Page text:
Another plastic cowling sits over the two hard disks. Each is a 250GB Western Digital but these have been set up a single striped array of 465.66GB capacity and logically partitioned into a C and and F drive, with the letters in between taken up by the card reader. The C drive is 445GB in size, with the F drive containing recovery image files.
Another unique feature of the Dell is that the power supply is integrated into a completely separate section in the base of the PC, with two small fans at the rear. This means that your power cable is attached at the bottom rather than the top, which does make things neater.
Perhaps the most impressive thing about this massive machine is that it’s surprisingly quiet. Though there’s a raft of fans, all of them are large and low speed, reducing noise, while the bulk of the chassis and the cowlings ensure that you won’t be deafened while trying to play your favourite game. This is of real importance as whatever its spec, if your system is too noisy, you won’t enjoy using it.
The keyboard and mouse are also important for working on. The ones supplied with Dell don’t look as if they’re from a system that costs well over two grand. The mouse is a rather bog standard optical job, but the keyboard was actually perfectly comfortable to type on with a pleasing amount of travel in the keys, and some nifty media controls including a volume wheel.
Inevitably, the CPU is from Intel. While Dell’s hand was forced into using a non Intel motherboard chipset by its wish to move to SLI it is still keeping safe with Intel CPUs. The processor used here is a Pentium D 840, a dual-core CPU running at 3.2GHz. There’s a healthy 2GB of RAM, but this is split over four DIMMs so you can’t increase it without replacing what’s there. 2GB should be enough for a good while though.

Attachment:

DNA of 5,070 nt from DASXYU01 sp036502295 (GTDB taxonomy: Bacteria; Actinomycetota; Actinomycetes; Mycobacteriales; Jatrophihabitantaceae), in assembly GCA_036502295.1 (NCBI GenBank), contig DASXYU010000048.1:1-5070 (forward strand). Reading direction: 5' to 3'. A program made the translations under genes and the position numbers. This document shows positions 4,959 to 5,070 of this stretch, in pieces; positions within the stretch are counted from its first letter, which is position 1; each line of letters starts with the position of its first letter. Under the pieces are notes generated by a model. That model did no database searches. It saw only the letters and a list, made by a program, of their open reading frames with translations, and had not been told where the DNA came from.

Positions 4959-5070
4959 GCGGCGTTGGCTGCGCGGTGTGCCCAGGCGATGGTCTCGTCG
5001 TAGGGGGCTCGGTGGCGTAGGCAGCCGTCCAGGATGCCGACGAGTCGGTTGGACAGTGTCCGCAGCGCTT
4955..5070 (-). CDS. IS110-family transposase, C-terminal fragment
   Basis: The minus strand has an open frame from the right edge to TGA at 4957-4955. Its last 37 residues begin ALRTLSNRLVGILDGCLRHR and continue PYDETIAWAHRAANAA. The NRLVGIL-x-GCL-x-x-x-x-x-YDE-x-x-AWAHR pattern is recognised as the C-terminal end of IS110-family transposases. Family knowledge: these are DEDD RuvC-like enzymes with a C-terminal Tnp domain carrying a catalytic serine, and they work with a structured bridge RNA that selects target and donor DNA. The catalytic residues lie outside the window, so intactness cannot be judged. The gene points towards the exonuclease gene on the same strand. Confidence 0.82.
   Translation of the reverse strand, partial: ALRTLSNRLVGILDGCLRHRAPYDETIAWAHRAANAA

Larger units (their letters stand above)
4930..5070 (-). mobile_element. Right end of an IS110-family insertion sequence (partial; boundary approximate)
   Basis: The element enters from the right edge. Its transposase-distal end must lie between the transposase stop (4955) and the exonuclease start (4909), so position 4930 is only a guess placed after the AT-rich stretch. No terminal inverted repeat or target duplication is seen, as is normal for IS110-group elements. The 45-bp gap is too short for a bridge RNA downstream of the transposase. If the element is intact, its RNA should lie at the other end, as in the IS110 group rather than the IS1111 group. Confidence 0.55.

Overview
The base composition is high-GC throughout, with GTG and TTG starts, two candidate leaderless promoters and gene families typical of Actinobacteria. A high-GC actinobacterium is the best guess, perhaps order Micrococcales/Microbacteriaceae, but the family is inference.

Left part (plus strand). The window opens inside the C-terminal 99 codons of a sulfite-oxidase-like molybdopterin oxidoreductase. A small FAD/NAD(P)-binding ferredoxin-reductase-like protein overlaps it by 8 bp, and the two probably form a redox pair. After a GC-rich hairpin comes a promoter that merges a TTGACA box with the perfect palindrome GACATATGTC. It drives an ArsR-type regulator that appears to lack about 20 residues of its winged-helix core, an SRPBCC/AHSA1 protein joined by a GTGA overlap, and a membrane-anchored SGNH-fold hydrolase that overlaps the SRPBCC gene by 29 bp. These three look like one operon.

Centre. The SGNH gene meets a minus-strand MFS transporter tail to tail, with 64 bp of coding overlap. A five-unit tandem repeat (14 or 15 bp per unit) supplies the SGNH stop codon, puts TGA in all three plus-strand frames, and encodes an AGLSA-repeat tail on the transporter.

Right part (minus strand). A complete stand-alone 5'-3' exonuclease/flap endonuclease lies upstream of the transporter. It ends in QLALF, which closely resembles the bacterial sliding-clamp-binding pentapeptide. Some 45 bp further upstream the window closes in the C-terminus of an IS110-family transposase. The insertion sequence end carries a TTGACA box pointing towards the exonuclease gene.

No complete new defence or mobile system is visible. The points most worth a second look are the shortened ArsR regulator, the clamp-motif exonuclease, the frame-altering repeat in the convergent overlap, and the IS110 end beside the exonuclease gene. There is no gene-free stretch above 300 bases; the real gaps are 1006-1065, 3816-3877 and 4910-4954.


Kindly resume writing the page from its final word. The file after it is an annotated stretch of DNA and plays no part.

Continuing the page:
For the Gen 5 review, Dell made the mistake of supplying a too small 17in LCD display. This time it’s the box only, though with SLI an ideal screen would be Dell’s 24in behemoth with a native resolution of 1,920 x 1,200. If you’re interested, don’t go to Dell as Overclockers has got it for much less.
When it came to testing this machine, things did not go smoothly. The biggest issue was that Steam simply refused to finish updating – it would hit 100 per cent and then start again, relentlessly. It turns out that this was a problem with nVidia’s drivers and took a registry hack to fix. However, when we updated to newer drivers the problem came back again, hence the lack of Day of Defeat performance scores.